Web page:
In Memory of Dorothy, on this 11th day in September

I don't think I was yet seven years old. I remember the musty smell of the fake leather in her car and the windows that had to be cranked down just to let in enough clean air to make it possible to stay awake. Garage-sailing, I used to call it. Like sailing, except something much less desirable even for a blurry-eyed six-year-old.

I remember clamouring into her car early in the morning so I could spend the day garage-saling with grandma. She was larger than life. She was a big smoker and because bargain-hunting was her sport of choice, her anxiety levels spiked and her excitement grew from one sale to the next...alway resulting in her lighting up in victory or defeat once we exited the sales of the day.



Another memory I'll forever attach to grandma Dorothy was her pink salad.

One especially busy Saturday morning, I rode my banana seat bicycle to her house and found her in the kitchen. Pouring what seemed like an eternal load of pink-colored noodles into a tupperware she likely picked up the previous week, we climbed into the car and she placed the bowl on my lap.

"Don't let that spill," she said, "That's pink salad for the barbeque."
"I hate pink salad," was all I said, but that salad didn't spill one bit.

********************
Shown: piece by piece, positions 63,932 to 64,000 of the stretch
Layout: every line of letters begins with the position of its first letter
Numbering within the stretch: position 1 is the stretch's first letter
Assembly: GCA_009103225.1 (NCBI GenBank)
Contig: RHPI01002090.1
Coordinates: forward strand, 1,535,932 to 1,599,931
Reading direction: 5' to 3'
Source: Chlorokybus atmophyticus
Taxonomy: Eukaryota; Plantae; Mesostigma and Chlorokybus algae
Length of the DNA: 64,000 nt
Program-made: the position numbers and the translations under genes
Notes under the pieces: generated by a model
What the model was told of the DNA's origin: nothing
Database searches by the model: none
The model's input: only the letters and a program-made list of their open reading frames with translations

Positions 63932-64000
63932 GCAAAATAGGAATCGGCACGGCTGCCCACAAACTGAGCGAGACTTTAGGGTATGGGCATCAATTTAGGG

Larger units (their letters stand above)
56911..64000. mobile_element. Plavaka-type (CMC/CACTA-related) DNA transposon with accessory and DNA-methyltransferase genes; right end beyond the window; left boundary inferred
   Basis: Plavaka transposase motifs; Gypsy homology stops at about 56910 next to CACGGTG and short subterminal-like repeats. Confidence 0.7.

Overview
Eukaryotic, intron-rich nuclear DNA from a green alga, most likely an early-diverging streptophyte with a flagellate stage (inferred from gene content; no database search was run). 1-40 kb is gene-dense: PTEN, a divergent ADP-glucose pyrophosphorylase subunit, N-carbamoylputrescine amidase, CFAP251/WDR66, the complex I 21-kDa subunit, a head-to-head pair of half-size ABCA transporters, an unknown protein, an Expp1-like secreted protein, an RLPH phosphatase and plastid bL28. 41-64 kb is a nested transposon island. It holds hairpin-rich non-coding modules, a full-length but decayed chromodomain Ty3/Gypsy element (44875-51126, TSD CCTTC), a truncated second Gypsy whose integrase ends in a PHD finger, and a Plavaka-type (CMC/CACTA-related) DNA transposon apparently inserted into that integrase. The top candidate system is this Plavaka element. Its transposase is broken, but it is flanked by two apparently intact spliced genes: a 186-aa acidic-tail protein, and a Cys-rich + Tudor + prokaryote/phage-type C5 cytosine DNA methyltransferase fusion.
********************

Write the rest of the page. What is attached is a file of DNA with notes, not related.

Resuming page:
A few years later, Grandma came to our house to stay with us kids while my parents were away. It was a somber time in our household and the mood was depressed and still and heavy and silent.

"There's pink salad in the fridge," Grandma announced, "And you girls can come play cards if you want."

I sat down across from Grandma as she lit a cigarette behind squinty eyes and the biggest chubbiest-lipped smile a grandkid could ask for. Her round eyes widened further when she patted my knee enthusiastically and asked if I got some pink salad. Pat. Pat. Pat.

"Grandma, I hate pink salad, you know that," was all I said before reaching for the deck of cards and starting into a high-energy game of solitaire.

Every child that was born, every birthday party, every church picnic, every graduation, every single family event; there it was. Pink salad.

So it shouldn't have come as a surprise when years later, I sat down at the family meal in her little hometown Mennonite church to celebrate her life and my little but-now-grown-adult sister planted a healthy serving of beet-dyed macaroni noodle delight on my plate and smiled that contagious smile.

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